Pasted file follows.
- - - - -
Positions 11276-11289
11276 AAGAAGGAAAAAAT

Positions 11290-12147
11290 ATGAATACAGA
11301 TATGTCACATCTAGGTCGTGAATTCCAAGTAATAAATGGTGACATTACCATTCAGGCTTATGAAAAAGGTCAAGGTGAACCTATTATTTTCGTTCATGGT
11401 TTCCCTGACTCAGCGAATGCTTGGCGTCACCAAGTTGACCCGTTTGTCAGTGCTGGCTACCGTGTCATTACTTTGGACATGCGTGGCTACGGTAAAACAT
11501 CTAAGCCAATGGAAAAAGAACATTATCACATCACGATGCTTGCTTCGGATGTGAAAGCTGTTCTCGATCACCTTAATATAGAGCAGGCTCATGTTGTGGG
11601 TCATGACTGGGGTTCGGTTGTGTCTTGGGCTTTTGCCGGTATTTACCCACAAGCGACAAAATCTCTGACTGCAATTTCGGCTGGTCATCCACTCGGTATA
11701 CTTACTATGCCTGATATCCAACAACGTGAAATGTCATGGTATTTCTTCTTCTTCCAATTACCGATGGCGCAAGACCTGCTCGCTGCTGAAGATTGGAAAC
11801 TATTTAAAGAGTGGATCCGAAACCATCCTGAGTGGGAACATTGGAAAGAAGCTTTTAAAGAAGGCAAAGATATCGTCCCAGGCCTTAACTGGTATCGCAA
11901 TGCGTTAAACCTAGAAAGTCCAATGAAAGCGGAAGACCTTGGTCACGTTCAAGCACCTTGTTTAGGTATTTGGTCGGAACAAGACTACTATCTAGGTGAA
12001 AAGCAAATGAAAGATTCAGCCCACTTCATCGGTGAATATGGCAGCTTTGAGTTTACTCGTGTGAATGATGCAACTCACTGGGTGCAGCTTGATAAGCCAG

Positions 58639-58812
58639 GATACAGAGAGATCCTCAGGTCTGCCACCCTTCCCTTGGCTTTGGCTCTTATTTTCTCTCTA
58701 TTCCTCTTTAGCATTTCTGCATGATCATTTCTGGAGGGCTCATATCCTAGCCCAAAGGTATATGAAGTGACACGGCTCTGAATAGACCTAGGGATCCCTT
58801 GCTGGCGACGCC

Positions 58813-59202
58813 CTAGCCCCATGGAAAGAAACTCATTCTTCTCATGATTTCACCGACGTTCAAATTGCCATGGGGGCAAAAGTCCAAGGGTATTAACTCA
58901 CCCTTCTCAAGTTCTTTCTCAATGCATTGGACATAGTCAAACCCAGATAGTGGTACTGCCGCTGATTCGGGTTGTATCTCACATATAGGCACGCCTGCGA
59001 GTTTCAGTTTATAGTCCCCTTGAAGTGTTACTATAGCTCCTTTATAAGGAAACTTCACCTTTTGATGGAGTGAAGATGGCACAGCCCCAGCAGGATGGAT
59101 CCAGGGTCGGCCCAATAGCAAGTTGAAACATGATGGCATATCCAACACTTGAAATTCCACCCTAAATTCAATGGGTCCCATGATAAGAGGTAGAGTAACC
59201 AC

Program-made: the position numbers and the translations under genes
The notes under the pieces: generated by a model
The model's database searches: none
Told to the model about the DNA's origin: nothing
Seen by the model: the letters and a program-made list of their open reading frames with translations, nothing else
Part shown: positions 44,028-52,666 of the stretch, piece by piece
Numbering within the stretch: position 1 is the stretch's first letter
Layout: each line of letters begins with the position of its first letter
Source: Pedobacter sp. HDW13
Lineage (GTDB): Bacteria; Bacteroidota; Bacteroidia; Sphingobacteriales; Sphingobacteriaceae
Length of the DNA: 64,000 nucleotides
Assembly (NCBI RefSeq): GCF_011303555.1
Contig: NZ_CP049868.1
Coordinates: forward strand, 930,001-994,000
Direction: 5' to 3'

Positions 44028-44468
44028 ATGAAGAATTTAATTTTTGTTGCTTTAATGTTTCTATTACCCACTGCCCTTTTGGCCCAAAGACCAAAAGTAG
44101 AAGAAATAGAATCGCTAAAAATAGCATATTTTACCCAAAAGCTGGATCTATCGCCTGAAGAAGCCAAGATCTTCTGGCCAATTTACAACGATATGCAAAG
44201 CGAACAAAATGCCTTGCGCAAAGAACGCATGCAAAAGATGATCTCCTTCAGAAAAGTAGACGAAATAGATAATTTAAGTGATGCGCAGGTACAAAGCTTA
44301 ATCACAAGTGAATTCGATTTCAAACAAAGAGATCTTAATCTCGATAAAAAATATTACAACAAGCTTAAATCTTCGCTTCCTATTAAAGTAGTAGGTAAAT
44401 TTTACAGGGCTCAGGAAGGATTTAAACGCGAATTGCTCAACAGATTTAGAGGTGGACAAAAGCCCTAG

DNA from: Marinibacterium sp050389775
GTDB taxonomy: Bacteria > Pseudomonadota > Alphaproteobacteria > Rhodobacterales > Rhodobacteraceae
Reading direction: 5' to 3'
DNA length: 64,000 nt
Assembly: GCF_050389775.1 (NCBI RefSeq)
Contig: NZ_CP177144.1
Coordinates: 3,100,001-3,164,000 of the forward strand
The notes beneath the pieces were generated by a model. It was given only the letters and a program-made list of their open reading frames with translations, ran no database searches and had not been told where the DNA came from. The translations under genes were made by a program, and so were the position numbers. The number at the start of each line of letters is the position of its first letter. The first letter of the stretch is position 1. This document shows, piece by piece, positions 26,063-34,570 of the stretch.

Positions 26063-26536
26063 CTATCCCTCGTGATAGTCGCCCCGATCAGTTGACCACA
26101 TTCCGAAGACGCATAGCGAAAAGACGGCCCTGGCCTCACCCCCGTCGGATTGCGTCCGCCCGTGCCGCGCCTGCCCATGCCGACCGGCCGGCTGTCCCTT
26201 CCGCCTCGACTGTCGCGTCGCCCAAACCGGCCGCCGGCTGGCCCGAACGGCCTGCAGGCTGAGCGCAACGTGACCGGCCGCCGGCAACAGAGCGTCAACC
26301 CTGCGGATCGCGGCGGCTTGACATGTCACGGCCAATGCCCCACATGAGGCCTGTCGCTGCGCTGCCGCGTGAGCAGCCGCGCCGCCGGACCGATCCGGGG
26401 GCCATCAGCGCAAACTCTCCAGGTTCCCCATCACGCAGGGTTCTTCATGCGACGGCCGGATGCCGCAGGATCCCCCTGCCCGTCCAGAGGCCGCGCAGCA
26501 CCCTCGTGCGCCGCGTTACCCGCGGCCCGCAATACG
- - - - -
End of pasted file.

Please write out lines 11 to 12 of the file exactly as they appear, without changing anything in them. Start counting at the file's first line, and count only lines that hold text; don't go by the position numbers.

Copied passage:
11901 TGCGTTAAACCTAGAAAGTCCAATGAAAGCGGAAGACCTTGGTCACGTTCAAGCACCTTGTTTAGGTATTTGGTCGGAACAAGACTACTATCTAGGTGAA
12001 AAGCAAATGAAAGATTCAGCCCACTTCATCGGTGAATATGGCAGCTTTGAGTTTACTCGTGTGAATGATGCAACTCACTGGGTGCAGCTTGATAAGCCAG